That is great and they might be motivated when planning it, but at five o'clock in the morning motivation is not readily at hand. There will be other emotions that are stronger like, "I want to stay in bed," or "I’m tired." Those will be the overriding emotions of the moment.
Motivation gets us started on a path and identifying things we want to, but don't count on it to be enough to get people to practice.
What they really need is commitment…
Commitment is essential for having people practice more and more and more.
Five o-clock in the morning, a person has said they want to get out of bed. It is going to work better for them knowing that they have committed to this. "Okay I’ve committed to this, I know I'm heading in this direction." That is going to go a lot further at that difficult moment than some kind of motivation that they had the day before or the week before.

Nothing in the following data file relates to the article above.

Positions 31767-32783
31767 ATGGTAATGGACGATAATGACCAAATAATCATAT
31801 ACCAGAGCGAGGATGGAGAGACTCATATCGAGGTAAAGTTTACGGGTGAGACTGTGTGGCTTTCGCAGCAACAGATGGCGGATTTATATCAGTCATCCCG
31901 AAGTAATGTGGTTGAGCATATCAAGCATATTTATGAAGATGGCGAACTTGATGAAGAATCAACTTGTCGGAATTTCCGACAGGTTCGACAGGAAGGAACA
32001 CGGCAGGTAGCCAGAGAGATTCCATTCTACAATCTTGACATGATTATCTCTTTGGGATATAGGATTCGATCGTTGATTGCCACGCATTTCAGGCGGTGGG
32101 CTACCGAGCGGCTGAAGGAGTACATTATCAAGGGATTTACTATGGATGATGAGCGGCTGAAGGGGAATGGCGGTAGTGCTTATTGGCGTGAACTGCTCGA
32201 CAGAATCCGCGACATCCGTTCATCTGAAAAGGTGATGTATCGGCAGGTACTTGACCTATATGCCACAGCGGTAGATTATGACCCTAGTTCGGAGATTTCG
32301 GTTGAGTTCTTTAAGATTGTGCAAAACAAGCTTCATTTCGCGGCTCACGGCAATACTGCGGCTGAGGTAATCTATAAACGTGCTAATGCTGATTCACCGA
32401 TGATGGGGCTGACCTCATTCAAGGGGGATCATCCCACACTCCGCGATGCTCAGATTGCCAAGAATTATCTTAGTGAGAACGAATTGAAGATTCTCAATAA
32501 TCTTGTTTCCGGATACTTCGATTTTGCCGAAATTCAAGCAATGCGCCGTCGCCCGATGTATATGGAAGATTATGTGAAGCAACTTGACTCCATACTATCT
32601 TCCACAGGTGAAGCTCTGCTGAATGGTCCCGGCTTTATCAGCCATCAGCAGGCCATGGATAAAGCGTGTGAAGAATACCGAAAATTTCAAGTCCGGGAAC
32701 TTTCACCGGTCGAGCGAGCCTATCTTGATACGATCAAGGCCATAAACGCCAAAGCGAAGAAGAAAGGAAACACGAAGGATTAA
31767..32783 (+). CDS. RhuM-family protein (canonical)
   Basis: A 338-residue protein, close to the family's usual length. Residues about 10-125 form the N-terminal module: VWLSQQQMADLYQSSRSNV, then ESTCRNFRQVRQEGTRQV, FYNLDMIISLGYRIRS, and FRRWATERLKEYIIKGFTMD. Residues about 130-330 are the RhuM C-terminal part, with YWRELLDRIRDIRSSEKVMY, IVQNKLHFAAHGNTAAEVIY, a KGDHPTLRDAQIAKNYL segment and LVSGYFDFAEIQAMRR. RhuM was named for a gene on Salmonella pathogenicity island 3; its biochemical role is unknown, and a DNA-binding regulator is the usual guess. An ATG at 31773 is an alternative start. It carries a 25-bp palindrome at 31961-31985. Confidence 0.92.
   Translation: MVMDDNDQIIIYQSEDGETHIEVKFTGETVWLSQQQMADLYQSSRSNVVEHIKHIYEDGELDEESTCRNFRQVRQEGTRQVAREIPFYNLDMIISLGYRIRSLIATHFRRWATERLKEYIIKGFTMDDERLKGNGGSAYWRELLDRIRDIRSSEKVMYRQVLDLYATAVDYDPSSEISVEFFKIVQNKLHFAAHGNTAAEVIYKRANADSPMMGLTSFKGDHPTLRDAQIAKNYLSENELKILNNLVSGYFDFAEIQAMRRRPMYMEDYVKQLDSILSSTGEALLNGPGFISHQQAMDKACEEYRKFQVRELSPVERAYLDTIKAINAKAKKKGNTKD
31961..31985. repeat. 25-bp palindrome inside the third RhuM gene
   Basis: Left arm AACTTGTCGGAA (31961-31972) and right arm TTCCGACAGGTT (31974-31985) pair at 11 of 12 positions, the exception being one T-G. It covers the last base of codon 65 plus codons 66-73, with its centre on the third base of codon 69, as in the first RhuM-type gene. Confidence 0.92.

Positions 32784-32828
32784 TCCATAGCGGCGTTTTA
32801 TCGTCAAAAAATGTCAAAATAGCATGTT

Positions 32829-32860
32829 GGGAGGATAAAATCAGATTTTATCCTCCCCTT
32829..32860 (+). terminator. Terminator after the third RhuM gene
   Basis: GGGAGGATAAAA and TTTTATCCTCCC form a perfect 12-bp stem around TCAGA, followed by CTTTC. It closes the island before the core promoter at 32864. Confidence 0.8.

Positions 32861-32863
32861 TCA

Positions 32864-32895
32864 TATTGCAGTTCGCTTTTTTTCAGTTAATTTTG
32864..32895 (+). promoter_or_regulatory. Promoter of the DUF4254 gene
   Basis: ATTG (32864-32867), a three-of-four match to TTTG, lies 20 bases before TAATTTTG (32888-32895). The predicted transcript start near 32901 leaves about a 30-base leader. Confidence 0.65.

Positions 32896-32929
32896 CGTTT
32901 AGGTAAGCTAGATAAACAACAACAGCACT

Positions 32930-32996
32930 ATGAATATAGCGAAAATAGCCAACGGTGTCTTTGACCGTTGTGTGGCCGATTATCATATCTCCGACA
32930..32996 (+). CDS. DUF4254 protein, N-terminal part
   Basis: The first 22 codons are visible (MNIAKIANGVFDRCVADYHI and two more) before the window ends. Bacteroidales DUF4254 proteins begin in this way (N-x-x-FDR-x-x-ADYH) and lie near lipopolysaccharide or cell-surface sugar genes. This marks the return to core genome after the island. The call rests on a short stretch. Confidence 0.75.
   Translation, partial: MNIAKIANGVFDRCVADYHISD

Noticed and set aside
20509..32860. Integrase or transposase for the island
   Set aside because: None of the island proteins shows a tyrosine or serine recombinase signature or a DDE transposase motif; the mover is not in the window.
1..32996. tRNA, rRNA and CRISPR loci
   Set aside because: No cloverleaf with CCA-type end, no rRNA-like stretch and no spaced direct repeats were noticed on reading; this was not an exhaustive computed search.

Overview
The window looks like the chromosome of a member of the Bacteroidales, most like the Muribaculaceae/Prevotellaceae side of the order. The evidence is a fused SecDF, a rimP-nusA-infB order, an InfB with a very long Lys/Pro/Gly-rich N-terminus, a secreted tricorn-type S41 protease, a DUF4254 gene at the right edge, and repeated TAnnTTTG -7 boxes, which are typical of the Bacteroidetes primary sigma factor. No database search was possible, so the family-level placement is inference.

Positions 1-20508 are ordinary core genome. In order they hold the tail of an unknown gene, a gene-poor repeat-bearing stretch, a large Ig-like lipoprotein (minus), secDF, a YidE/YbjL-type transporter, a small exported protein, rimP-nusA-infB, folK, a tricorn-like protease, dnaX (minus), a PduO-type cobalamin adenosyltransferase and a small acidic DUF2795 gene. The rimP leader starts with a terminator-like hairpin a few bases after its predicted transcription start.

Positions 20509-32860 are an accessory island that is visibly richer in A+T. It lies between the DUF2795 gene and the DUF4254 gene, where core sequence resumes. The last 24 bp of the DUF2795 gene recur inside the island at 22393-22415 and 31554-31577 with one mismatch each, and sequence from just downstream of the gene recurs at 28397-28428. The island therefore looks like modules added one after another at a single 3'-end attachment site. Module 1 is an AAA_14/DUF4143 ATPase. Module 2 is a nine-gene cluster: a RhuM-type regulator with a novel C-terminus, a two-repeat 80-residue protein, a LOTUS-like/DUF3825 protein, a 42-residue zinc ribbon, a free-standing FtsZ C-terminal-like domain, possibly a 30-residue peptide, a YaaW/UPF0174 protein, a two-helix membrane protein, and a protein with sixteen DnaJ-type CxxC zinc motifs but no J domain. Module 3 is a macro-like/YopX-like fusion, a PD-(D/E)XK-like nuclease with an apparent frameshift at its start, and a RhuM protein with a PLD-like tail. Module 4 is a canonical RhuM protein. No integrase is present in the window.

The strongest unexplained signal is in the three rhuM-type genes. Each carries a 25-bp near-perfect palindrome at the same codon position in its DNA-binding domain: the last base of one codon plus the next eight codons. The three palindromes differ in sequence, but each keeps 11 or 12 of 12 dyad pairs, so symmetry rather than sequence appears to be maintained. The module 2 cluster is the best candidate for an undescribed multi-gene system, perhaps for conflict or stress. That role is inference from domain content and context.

So how do you get people to commit?
It is actually quite simple in a way. It is simple for them to realise, "This is the thing I want to do. I am making a declaration!"
They might write it down and sign it. That is a way to commit. Here is a signed piece of paper — it actually tells the brain, "Yes I'm going to do this."
You could have people stand up and cross a line. "This is a line of commitment I am crossing, yes I am going to do this thing."
You could have people call ten of their friends that they are doing this thing. Or announce it on social media.
These kind of things express commitment and help us create a pathway for, "Yes, no kidding, I am doing this. That is exciting... or not, I am still going that way."
The third is self discipline. Even if your learners set this road that they are going on and they are committed to this pathway, you know that motivation might be really, really, really low and their commitment might flag up a little bit.